Swaziland is a failed feudal state
Freedom House highlights realities of life under Mswati
Just three days before Swazis vote in their (undemocratic) parliamentary polls, Freedom House has issued a report that details the devastating effects of King Mswati’s absolute rule on the people of Swaziland.
Swaziland: A Failed Feudal State documents the damage done to the lives of ordinary Swazis, the economy and the institutions of state through a combination of the royal family’s greed and the monarch’s insistence on putting himself above the law.
The report was released in the week when Swazis will - as they do every five years - go to the polls in elections that are widely expected to be neither free nor credible and that will elect representatives - who cannot belong to political parties - with no powers or say in the running the country.
“This report finds that Mswati not only rules over a kingdom where 50 percent of the youth are unemployed and 80 percent of people die before their 40th birthday,” said Daniel Calingaert, executive vice president of Freedom House. “His government also denies citizens their basic rights through a ban on political parties, prohibition of peaceful gatherings and widespread use of the security forces to harass, arrest and torture dissidents.”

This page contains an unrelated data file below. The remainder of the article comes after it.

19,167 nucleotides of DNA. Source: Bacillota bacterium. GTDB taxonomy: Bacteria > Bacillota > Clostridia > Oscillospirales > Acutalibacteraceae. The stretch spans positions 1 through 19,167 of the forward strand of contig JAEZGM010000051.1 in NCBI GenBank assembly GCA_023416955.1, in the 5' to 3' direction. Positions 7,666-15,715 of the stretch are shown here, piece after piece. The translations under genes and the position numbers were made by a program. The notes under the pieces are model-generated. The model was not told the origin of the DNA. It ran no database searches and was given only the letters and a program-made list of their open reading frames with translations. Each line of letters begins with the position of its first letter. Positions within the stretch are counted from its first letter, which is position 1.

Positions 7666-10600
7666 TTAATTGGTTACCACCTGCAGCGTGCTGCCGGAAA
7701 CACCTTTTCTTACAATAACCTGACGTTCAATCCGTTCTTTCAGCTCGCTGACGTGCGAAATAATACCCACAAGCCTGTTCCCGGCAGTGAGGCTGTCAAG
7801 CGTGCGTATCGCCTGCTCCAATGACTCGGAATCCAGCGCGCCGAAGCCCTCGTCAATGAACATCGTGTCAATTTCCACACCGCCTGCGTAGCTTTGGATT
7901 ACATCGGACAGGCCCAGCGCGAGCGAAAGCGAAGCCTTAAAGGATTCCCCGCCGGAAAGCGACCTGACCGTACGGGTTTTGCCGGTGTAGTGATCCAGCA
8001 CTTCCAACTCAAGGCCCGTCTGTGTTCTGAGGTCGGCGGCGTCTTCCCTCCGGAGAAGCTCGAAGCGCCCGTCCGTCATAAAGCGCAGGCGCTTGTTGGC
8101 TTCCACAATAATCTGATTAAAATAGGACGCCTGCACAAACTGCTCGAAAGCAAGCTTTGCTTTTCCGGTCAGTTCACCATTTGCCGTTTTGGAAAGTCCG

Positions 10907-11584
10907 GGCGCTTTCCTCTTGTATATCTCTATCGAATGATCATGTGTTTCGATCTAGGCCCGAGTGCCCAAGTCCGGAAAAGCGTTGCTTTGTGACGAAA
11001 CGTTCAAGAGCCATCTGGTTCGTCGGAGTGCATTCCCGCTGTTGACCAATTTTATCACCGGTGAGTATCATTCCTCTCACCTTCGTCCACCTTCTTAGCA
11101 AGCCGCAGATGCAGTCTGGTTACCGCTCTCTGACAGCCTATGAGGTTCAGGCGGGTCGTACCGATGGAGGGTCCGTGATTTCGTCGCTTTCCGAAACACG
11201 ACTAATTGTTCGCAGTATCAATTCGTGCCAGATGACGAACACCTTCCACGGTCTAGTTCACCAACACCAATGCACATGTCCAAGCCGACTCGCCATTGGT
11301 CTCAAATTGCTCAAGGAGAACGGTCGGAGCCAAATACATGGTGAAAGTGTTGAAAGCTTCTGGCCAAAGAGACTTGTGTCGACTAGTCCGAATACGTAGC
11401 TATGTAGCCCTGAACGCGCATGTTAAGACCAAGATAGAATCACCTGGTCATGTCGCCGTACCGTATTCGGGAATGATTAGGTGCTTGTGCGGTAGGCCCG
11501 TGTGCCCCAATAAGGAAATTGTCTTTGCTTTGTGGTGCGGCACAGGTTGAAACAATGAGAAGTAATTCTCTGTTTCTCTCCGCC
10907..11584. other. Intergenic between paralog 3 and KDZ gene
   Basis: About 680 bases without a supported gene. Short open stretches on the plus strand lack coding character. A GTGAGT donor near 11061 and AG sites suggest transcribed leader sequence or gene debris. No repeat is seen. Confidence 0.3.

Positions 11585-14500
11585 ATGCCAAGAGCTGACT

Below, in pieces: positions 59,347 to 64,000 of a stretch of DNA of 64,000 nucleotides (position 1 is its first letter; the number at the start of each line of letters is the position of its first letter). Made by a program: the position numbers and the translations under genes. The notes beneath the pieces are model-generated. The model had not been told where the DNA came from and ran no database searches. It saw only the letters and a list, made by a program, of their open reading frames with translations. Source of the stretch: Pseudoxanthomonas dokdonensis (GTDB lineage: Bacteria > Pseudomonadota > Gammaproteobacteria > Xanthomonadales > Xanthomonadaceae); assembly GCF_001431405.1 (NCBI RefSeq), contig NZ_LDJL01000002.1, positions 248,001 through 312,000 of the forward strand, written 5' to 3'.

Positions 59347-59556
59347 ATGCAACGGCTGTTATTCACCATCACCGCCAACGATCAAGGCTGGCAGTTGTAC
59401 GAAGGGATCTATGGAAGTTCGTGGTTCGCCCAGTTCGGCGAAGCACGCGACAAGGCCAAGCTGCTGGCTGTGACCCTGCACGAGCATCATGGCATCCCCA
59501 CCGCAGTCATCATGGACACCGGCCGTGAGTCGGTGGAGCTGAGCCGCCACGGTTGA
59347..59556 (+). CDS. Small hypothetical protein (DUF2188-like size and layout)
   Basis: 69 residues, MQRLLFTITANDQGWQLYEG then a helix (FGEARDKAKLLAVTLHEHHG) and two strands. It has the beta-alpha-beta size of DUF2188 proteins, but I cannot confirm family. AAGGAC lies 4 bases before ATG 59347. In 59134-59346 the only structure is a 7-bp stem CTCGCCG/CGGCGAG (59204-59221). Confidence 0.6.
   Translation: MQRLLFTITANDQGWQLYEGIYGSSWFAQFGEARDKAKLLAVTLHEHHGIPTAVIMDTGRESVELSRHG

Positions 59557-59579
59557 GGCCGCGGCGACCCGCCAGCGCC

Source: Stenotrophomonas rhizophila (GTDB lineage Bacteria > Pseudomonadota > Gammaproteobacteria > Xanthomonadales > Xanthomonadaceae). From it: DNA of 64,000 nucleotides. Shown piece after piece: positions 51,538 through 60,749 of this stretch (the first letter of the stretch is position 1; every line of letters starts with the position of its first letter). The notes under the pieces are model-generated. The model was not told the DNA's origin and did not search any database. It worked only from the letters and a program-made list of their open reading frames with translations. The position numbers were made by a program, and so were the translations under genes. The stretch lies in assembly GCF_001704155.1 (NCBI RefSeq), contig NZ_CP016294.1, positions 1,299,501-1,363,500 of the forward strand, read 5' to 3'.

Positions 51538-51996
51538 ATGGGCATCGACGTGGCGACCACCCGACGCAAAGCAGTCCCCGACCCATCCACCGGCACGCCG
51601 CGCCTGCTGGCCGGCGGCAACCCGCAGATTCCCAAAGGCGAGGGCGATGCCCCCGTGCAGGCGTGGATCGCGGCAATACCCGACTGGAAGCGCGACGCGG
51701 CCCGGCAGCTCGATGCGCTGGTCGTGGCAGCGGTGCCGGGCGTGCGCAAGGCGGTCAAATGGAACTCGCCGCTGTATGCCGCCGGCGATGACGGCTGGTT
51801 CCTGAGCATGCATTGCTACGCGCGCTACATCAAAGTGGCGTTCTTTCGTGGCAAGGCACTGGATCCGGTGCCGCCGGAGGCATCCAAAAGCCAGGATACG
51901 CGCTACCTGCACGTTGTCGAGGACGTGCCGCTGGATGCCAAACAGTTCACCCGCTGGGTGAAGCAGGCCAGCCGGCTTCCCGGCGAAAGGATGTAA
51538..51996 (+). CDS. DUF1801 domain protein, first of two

‘Swaziland: A Failed Feudal State’ examines the roots and consequences of the crisis in Swaziland and provides and in depth analysis of the impending critical junctures for civil society. The report reveals that a culture of greed and suspicion are deeply entrenched at the highest level of the royal family and that the occult has a surprisingly large influence over decision making in the kingdom.
The report also shows how Mswati is attempting to tighten his grip on power by drastically increasing security sector spending, while the democratic movement suffers from divisions within its own ranks that weakens its ability to oppose this increasingly oppressive regime.
“While the solution to Swaziland’s problems must be homegrown, foreign governments should follow the lead and support the efforts of civil society to bring about positive change in the country,” added Calingaert.
The report recommends that the democratic movement in Swaziland must continue to push for change by setting its own agenda, forming tactical alliances and not allowing Swaziland to become subject to a reform process ‘imposed’ by the Southern Africa Development Community (SADC) or other external actors.
The report concludes that civil society must also ensure that there is sufficient international attention brought to bear on the crisis in Swaziland.